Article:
A Maxi Calzone

A calzone is a pizza folded over to close the topping on the inside, and since it resembles a large sock in shape that’s what it’s called — the word calzone means sock in Italian. Sometimes they contain tomato, though it’s not a requirement, and the combination of bitter greens and pancetta here is quite nice.

You’ll need:

  • 1 1/8 pounds (500 g) of pizza dough
  • 1 1/8 pounds (500 g) of radicchio trevisano, shredded (one could also use spinach, beet greens, or even broccoli rabe here)
  • A shallot, shredded
  • 1/2 pound (225 g) scamorza affumicata, a firm smoked cow cheese that will melt some — a mildly smoked cheddar might work as a substitute, as might smoked jack cheese
  • 6 ounces (150 g) sliced pancetta — low sugar bacon will work as a substitute
  • Olive oil
  • Fine and coarse-grained salt

Heat the radicchio in a skillet with a little olive oil and the scallion until it softens and gives up much of its water; drain it, chop it, and salt it lightly. Shred the cheese, and sauté the pancetta, draining the slices on absorbent paper. Crumble most of it but set four pretty pieces aside.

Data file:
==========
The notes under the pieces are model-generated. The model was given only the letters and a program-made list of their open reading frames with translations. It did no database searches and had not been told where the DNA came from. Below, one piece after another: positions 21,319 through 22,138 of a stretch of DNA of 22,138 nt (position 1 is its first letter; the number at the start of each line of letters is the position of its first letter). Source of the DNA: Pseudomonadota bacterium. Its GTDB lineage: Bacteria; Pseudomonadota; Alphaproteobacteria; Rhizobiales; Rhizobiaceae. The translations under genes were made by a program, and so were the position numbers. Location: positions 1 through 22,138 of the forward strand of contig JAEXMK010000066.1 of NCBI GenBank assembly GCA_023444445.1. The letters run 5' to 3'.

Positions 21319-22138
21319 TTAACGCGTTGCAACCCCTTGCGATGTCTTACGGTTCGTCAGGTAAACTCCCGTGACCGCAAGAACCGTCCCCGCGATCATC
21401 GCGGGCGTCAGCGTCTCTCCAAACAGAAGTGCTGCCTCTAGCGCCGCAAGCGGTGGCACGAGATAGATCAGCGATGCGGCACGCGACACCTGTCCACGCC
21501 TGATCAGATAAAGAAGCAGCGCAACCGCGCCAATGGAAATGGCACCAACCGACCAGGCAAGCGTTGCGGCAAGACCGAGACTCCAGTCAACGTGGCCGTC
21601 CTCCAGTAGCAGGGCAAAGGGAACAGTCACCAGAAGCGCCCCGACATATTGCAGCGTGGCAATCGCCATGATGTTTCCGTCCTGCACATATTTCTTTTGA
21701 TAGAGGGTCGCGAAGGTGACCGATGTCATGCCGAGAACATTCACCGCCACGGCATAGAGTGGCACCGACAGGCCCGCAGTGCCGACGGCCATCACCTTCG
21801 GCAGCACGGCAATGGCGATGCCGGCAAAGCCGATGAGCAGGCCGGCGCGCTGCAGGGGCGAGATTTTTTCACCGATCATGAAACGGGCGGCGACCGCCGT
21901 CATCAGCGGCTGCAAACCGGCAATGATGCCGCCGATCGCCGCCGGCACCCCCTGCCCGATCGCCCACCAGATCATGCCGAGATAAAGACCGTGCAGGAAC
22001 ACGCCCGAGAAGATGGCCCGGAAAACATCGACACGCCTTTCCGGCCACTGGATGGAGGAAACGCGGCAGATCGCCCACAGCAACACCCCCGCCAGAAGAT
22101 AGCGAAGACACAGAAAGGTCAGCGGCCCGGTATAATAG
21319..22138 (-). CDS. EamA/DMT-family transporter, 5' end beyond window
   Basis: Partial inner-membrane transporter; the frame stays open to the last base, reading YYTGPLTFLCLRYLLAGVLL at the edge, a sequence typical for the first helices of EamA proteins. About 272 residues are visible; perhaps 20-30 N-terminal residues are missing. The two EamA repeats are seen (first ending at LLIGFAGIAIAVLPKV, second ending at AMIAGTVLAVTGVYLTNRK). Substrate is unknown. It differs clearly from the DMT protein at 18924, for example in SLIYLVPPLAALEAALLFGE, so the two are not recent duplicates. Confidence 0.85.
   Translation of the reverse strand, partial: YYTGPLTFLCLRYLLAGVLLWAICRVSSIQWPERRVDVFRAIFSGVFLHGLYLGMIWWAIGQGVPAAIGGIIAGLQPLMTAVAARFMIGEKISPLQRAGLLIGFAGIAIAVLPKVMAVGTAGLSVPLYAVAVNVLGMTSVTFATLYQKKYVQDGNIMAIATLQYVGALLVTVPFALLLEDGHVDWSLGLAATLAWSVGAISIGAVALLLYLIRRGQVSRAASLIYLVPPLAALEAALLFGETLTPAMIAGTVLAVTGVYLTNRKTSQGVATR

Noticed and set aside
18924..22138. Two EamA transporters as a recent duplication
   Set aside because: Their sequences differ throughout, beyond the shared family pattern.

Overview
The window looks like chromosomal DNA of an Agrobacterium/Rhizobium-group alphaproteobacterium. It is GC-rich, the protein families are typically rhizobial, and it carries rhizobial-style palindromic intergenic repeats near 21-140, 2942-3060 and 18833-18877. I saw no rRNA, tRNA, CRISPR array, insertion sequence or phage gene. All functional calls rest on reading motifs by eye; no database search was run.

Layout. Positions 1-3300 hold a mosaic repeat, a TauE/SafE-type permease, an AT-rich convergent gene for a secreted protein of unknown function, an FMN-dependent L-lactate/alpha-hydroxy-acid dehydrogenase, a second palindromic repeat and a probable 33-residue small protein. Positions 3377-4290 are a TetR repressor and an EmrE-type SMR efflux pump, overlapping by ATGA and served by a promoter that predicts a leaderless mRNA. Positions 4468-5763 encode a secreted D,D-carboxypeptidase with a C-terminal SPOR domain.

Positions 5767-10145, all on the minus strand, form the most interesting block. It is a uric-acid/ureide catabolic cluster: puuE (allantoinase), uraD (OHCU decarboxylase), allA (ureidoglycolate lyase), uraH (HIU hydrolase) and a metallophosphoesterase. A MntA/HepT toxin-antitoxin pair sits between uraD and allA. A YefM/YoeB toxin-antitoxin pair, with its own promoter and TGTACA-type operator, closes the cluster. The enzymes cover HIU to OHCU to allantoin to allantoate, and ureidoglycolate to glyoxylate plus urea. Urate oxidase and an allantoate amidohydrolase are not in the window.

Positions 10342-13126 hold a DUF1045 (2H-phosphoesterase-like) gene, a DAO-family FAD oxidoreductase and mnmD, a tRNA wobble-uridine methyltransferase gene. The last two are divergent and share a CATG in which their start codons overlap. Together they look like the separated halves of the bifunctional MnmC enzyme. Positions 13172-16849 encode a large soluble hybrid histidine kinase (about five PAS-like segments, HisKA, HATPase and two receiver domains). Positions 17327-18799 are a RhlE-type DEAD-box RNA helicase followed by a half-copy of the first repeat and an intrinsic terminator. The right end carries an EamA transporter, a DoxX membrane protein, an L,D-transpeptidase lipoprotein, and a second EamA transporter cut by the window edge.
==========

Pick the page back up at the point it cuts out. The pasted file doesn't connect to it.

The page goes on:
Spread the dough out into a large elongate disk, 10 inches (22 cm) wide and half again as long. Spread the radicchio over half the disk, and sprinkle the cheese and crumbled pancetta over it. Fold the other half of the dough, crimping it down around the edges to make a half moon, and let the dough rise 20 minutes. Sprinkle it with kosher salt, and bake it, for 30 minutes at 450 F (225 C) or for about 5 in a pizza oven. Garnish it with the reserved slieces of pancetta and serve it at once.

Pizza Anyone? Pizza history, dough, toppings, and more
How to bake pizza in a wood-fired oven


Tags: , , ,

Categories: Pizza, Calzoni, and Similar

Author:Cosa Bolle in Pentola

Italy boasts an astonishing number of varietals, denominations, and wines, and tremendous changes are sweeping the land. New wines are being created, new DOCs are being introduced, and the existing denominations are overhauling their regulations both to reflect the practices adopted by their member wineries and to favor improvements in quality. Even the most staid and stolid region can flower seemingly overnight, emerging with exciting new wines and wineries that require rewriting the enological maps and rethinking one's positions. And, of course, recipes too, because cuisine and wine are closely intertwined and it's difficult to imagine one without the other.


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